Mdm2 is critically and continuously required to suppress lethal p53 activity in vivo

Cancer Cell. 2006 Dec;10(6):501-14. doi: 10.1016/j.ccr.2006.10.010.


There is currently much interest in the idea of restoring p53 activity in tumor cells by inhibiting Hdm2/Mdm2. However, it has remained unclear whether this would also activate p53 in normal cells. Using a switchable endogenous p53 mouse model, which allows rapid and reversible toggling of p53 status between wild-type and null states, we show that p53 is spontaneously active in all tested tissues of mdm2-deficient mice, triggering fatal pathologies that include ablation of classically radiosensitive tissues. In apoptosis-resistant tissues, spontaneous unbuffered p53 activity triggers profound inhibition of cell proliferation. Such acute spontaneous p53 activity occurs in the absence of any detectable p53 posttranslational modification, DNA damage, or p19ARF signaling and triggers rapid p53 degradation.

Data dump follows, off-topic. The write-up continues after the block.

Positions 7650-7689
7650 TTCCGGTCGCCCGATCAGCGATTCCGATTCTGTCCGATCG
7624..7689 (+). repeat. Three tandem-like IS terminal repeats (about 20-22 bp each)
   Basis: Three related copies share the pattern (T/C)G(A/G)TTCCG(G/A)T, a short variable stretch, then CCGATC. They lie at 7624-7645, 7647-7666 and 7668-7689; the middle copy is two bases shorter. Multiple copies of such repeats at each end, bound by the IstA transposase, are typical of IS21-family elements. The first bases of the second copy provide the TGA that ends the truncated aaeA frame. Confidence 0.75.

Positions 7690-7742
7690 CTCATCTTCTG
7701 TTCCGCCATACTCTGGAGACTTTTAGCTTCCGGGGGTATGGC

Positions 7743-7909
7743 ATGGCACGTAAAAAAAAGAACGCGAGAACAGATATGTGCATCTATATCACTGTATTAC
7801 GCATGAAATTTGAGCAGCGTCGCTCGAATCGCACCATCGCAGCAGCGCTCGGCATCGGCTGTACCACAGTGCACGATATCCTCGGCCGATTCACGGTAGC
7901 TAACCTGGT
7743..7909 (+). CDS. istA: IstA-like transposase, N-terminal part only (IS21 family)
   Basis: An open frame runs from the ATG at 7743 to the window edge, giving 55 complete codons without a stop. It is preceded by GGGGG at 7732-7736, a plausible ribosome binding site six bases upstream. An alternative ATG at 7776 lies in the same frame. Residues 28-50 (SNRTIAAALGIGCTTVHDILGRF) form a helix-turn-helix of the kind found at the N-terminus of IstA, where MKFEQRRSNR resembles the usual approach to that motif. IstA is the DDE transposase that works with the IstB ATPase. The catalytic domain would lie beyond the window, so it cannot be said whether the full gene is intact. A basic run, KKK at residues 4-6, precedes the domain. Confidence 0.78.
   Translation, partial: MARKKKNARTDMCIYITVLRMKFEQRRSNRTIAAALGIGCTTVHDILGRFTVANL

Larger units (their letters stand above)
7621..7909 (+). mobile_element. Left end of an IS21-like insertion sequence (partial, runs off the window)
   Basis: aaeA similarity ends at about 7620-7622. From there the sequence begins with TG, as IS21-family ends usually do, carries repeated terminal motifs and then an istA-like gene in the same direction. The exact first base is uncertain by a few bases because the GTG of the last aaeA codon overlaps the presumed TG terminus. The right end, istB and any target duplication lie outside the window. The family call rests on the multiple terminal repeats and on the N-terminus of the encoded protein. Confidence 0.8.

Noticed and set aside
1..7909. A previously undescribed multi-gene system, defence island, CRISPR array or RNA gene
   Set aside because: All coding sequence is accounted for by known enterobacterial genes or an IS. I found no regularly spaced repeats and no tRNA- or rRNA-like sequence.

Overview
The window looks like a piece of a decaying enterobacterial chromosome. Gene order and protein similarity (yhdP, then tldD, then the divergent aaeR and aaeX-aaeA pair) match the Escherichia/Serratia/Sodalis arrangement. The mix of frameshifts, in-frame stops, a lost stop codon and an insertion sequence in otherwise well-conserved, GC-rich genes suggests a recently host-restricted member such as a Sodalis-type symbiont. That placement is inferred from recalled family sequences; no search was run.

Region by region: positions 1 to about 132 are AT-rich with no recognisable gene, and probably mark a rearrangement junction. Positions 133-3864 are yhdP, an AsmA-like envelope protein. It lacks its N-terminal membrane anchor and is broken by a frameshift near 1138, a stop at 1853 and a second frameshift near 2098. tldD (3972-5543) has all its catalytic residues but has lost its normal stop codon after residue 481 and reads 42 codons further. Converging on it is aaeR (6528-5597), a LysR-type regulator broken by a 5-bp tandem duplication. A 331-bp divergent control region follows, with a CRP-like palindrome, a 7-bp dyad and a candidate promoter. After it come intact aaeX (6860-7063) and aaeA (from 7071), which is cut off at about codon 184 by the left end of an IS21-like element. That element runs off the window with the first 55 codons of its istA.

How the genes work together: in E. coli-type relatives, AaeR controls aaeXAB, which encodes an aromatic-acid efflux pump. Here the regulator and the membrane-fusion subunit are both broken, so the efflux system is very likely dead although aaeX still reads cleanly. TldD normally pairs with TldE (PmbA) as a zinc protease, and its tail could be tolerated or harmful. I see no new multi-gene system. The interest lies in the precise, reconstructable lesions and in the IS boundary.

Publication types

  • Research Support, N.I.H., Extramural
  • Research Support, Non-U.S. Gov't

MeSH terms

  • ADP-Ribosylation Factor 1 / physiology
  • Animals
  • DNA Damage
  • Imidazoles
  • Mice
  • Phosphorylation
  • Piperazines
  • Proto-Oncogene Proteins c-mdm2 / deficiency
  • Proto-Oncogene Proteins c-mdm2 / physiology*
  • Tamoxifen / analogs & derivatives
  • Tamoxifen / pharmacology
  • Transcription, Genetic
  • Tumor Suppressor Protein p53 / physiology*


  • Imidazoles
  • Piperazines
  • Tumor Suppressor Protein p53
  • Tamoxifen
  • afimoxifene
  • nutlin 3
  • Mdm2 protein, mouse
  • Proto-Oncogene Proteins c-mdm2
  • ADP-Ribosylation Factor 1